In a word, in the 19th century in Russia the tradition of studying the Quran, literary monuments of the East and Islamic studies in general was established. Years pass, the world changes, and the industrial revolution brings the socialist revolution to Russia. In the first decade, the Soviet government treated Islam more tolerantly than other religions. Since 1918, on the initiative of the writer Maxim Gorky, the publishing house “World Literature” began its activities, where the Eastern department was organized with the participation of famous academicians of Islamic studies.

On October 25, 1926, the All-Russian Muslim Congress took place in the Ufa. At the congress, was noted with great satisfaction the increase in the number of Islamic libraries in Kazakhstan, Kyrgyzstan and Karakalpakstan, as well as the transfer of the “Othman Quran” for storage to the Tashkent. Among the priority decisions of the congress was the opening of religious libraries at mosques and madrassas. However, at the end of the 1920s, the activities of the Spiritual Administration of Muslims were curtailed by the atheist state.

In the post-war period (1957), by decision of the Presidium of the USSR Academy of Sciences, the Publishing House of Oriental Literature began to operate. The result of its work was about 8 thousand publications. Book series (for example, “Monuments of Eastern Literature” - founded in 1959), published by the Institute of Oriental Studies of the Russian Academy of Sciences, generously replenished the library collections, helping to promote Islamic thought and Muslim mentality. In the last years of the Soviet Union, attitudes towards Islam changed for the better. Already in the new millennium, Russia, as a member country of the International Cultural Organization Uniting Turkic-Speaking Countries (TURKSOY), interacts with Muslim states within the framework of the “Association of Libraries of the Turkic World”.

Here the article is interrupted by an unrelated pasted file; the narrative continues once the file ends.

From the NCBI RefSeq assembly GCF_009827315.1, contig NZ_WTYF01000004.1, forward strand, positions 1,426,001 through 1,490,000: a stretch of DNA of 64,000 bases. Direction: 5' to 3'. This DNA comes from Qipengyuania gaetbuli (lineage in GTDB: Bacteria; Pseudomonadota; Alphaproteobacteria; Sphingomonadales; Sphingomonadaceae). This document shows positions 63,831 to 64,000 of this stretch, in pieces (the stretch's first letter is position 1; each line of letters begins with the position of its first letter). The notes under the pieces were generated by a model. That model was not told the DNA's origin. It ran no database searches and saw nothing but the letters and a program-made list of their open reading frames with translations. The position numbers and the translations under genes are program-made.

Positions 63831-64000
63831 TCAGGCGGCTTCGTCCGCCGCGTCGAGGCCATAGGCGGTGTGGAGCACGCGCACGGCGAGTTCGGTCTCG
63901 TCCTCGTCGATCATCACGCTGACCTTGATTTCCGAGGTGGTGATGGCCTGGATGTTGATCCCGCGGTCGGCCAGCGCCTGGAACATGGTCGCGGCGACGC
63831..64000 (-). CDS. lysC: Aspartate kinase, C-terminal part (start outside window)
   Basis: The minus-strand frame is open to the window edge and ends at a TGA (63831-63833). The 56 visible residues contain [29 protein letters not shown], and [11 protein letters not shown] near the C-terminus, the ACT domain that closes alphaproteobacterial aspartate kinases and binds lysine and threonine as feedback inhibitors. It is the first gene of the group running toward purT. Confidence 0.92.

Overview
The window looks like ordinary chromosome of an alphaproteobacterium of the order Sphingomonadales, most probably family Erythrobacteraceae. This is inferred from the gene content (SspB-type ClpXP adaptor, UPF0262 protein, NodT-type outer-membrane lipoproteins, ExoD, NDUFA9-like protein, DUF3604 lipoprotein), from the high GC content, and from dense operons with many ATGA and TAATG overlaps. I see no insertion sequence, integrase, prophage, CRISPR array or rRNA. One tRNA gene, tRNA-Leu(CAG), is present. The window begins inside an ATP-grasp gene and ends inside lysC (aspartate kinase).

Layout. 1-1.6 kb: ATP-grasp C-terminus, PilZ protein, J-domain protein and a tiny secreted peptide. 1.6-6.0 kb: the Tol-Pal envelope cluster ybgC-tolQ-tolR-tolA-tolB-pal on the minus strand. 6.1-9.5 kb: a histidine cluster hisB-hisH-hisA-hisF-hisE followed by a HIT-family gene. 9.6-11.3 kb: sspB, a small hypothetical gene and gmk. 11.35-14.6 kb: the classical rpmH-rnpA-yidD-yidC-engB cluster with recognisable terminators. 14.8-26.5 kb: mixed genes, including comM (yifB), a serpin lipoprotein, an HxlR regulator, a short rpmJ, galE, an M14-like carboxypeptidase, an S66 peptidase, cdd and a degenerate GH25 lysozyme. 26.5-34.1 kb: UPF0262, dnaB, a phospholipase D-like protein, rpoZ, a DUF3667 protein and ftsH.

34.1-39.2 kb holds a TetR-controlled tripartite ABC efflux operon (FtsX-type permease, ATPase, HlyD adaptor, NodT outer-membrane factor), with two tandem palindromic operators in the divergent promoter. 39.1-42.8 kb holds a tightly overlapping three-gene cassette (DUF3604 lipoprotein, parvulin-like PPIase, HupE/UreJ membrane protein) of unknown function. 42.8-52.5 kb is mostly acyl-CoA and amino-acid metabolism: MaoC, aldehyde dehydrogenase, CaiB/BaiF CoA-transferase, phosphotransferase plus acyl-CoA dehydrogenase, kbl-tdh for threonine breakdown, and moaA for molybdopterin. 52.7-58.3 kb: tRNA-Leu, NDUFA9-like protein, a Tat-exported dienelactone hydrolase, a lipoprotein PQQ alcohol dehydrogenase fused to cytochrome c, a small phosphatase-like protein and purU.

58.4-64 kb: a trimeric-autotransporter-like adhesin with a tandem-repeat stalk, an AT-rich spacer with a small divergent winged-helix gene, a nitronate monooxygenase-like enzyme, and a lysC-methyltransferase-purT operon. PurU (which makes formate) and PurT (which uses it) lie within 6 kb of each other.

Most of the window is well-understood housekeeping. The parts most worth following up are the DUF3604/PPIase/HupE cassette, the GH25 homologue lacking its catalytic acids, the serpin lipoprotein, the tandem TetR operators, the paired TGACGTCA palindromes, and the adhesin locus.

A brief overview of Islamic librarianship in Russia demonstrates the absence of great monuments like the House of Wisdom in Baghdad. Nevertheless, the pages of the history of Islam in Russia are intertwined with the special attitude of believers to reading. Today, Muslim publishing houses are publishing more and more Islamic books in Russian, bringing together fellow believers of different nationalities. The digital revolution has not alienated Russian Muslims from reading, but has facilitated access to ancient publications. A unique example of this is the electronic library “Dar al- qutub”, formed by the Religious Board of Muslims of the Republic of Tatarstan in 2013.



GSV "Russia - Islamic World"